The Hydrology Program within the Department of Earth and Environmental Science at New Mexico Tech has several PhD opportunities available for incoming students. The Hydrology Program at NM Tech is one of the nation’s largest, oldest, and strongest programs in hydrology research and education. Five full-time faculty, two active emeritus faculty, and several adjunct faculty allow us to offer many different hydrology courses and a variety of research opportunities (examples below). The program is tailored to accommodate students from a wide variety of backgrounds in science, engineering, and mathematics. Facilities include a high performance computing environment, assorted laboratories for chemical, microbiological, and physical measurements and experiments, and several field experimental sites. Graduates of our program go on to positions in academia, government, and industry. The graduate student application deadline for the 2018-2019 academic year is Jan. 15, 2018. Information and application materials for prospective graduate students may be found by clicking here. Below are short descriptions of available positions.
PhD RA in Hydrogeology and Numerical Modeling focusing on the paleohydrologic evolution of the Paradox Basin, Utah. Applicants with a quantitative background and experience in Fortran and Matlab programing will be given preference. The successful applicant will develop finite element models of multi-phase (oil, gas, water, CO2) fluid flow, heat, and solute mass transport within an evolving basin undergoing subsidence, sedimentation, erosion and salt diapir formation. The models are intended to provide insights into the timing of formation of world class copper and uranium deposits. Interested candidates may contact Dr. Mark Person (firstname.lastname@example.org). Read more.
Two PhD RAs in Karst Hydrology and Geophysics focusing on geophysical analysis of a karst aquifer. The study will employ fieldwork in the Santa Fe River Sink-Rise system in north-central Florida. Geophysical responses to recharge events will be monitored using seismometers, tiltmeters, and GPS instruments and interpreted alongside hydrologic and meteorological data to facilitate aquifer characterization and regionally integrated flow monitoring. Implications range from the development of karst hazards maps, illustrating areas susceptible to sinkhole formation, to subsurface flow monitoring, aiding water supply management. Interested candidates may contact Dr. Andrew Luhmann (email@example.com), Dr. Susan Bilek (firstname.lastname@example.org), and/or Dr. Ronni Grapenthin (email@example.com). Read more.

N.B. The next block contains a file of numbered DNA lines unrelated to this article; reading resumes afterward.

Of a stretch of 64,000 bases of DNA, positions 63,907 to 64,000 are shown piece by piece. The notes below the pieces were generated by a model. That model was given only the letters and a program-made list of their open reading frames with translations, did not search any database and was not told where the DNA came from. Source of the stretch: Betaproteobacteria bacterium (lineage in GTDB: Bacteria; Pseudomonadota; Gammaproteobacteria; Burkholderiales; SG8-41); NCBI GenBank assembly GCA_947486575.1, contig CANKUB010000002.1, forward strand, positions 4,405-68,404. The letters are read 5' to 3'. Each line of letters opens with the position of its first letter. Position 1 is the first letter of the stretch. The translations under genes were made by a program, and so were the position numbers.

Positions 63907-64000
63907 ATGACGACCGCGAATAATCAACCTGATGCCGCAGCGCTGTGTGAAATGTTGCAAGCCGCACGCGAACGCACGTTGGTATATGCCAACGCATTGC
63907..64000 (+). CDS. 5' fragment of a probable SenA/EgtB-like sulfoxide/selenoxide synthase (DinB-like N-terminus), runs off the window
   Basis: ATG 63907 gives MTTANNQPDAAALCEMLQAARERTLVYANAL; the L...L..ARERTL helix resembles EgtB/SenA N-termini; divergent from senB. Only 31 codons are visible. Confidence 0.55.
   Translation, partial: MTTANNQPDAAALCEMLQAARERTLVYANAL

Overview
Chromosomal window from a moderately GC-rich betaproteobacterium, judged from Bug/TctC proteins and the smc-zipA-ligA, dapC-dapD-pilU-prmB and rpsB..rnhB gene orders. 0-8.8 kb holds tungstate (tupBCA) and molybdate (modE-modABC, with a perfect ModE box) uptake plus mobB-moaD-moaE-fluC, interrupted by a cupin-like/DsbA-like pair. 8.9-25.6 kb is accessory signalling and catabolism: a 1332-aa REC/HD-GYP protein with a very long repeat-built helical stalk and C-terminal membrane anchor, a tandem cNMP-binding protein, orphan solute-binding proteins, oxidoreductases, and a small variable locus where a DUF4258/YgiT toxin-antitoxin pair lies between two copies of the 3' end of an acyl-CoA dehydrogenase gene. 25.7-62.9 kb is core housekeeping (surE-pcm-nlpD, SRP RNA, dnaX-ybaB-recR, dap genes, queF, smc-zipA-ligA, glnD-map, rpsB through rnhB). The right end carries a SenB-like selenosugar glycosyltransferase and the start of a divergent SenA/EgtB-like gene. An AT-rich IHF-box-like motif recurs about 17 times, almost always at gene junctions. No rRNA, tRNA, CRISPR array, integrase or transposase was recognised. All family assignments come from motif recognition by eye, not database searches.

Two PhD RAs in Hydroinformatics with an emphasis on merging hydrologic transport processes, fluvial geomorphology, and nutrient and contaminant dynamics in river systems. The appointment will support a large-scale field and modeling project aimed at improving the characterization of river hydrogeomorphology and its cumulative influence on water quality. The project integrates data mining and synthesis of large physical and biogeochemical datasets with new physics-based models for transport in large river networks. Research goals include the conceptualization and analysis of detailed bedform-scale flow and transport models and assembling and assimilating hydrogeomorphic data into a new river corridor transport model to assess cumulative effects, and forecast outcomes for changing water quality at the scale of the nation. Applicants are expected to work collaboratively with colleagues at the Pacific Northwest National Laboratory (PNNL). Interested candidates may contact Dr. Jesus Gomez-Velez (firstname.lastname@example.org, https://gomezvelezlab.com). Read more.